SYDNEY - The Australian Hillsong megachurch is known worldwide for its contemporary praise and worship music.
And it's the vision that God gave senior pastor Brian Houston that has helped propel Hillsong Church into an international phenomenon.
Hillsong has now released a total of 40 albums of praise music that continues to influence people of all ages around the globe.
"We were intentional in writing the songs that affected the church and glorified God," Houston said. "It's a miracle. It couldn't have happened the kind of opportunity that we have."
Houston and his wife Bobbie first started Hillsong Church in 1983. At that time, it was called Hills Christian Life Center and had only 45 members.
Within four years, the church grew to 900 people. Services were held in a warehouse in those early days. The church moved to its current location in 1997.
Now, 23,000 people attend services on any given weekend. The church has three campuses in Sydney, 14 extension services and churches around the world in cities like Kiev, Moscow, New York, London, Cape Town, and Paris.
"It sounds like a cliche, but it's really by the grace of God," Houston said. "We preach to people not only on Sundays. We want to relate to the people in their everyday lives."
And Hillsong is more than just music. The church has many other ministries in Australia and around the world, like Hillsong Kids, youth and women's ministries, and Hillsong City Care.
Hillsong Church will celbrate its 25th conference year in 2011. Approximately 150 people attended the first anniversary in 1986. More than 30,000 have attended since the inception.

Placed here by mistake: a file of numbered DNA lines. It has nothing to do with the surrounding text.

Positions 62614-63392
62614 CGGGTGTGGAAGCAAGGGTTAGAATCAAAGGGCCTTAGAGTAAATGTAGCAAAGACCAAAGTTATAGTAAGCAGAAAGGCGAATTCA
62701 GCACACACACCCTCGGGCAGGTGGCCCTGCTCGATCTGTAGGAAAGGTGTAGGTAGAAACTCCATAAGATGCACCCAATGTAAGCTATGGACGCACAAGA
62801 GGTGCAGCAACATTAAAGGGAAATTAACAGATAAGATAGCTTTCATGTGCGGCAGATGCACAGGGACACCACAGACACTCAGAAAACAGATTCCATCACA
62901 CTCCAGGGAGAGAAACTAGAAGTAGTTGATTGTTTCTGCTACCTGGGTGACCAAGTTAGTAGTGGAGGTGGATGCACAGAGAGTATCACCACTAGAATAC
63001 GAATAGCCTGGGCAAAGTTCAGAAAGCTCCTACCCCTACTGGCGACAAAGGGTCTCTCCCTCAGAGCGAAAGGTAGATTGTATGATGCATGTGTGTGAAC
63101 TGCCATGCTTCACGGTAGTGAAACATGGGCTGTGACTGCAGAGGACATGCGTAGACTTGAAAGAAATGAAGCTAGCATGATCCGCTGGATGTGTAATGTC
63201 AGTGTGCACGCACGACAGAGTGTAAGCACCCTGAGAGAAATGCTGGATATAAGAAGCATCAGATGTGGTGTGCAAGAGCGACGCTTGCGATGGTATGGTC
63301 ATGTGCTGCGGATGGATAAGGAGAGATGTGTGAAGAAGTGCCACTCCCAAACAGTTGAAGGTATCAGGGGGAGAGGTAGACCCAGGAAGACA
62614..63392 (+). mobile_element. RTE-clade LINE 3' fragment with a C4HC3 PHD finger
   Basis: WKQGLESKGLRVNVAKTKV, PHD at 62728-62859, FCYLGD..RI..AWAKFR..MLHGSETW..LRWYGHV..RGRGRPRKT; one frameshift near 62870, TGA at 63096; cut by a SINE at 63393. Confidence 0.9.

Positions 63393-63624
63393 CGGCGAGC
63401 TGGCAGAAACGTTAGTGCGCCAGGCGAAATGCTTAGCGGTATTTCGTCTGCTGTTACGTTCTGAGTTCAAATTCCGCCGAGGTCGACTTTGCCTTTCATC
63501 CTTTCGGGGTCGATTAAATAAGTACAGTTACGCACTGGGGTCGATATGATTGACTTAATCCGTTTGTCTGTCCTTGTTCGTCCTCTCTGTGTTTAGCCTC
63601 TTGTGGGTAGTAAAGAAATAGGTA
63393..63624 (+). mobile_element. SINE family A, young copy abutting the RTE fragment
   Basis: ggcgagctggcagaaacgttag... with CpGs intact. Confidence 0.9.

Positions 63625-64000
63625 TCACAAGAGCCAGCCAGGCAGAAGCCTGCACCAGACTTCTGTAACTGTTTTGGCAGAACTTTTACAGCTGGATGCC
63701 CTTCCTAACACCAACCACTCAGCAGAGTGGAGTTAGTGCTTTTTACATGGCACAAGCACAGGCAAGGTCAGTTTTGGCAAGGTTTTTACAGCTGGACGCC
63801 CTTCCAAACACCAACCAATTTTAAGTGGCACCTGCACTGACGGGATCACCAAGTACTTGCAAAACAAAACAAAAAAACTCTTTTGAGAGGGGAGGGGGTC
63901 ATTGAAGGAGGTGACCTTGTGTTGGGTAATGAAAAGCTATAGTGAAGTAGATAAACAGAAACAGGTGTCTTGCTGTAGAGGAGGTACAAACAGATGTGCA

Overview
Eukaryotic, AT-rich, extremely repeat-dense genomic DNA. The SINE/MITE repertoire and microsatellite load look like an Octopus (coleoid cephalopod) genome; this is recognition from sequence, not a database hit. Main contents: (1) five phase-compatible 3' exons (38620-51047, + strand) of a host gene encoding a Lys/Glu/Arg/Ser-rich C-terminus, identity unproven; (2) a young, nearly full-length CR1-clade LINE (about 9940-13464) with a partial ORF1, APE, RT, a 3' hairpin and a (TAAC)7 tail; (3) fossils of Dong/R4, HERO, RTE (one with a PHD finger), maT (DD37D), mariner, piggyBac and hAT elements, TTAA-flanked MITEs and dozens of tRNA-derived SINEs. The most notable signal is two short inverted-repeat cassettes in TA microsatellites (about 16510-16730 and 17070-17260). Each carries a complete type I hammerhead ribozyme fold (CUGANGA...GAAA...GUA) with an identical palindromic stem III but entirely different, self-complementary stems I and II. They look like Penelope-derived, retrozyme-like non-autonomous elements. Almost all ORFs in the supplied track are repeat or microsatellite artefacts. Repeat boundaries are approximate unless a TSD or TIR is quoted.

"It comes down to a church that is effective and influential and reaches beyond itself," Houston added. "The outworking of those things and they were just dreams. We're just being consistent on doing what the Lord puts in our hearts. "
Hillsong has faced a number of controversies and challenges in recent years, including media criticism for its relationship with several Christian organizations and some conservative politicians.
Pastor Houston admits the church has had to overcome some difficult times, but he's not discouraged. He sees the recent election of Australia's first openly-atheist prime minister as a rare spirutal opportunity.
"Australia is a very secular country. There's a very strong anti-Christ spirit. But at the same time, we experience people coming to Christ every week," Houston said. "There's a great spiritual hunger. If we can tap into that, there's a great future for the church in Australia."
"To me it's about consistency in season and out of season," he continued. "And it's amazing what God can do."
Originally aired January 7, 2011.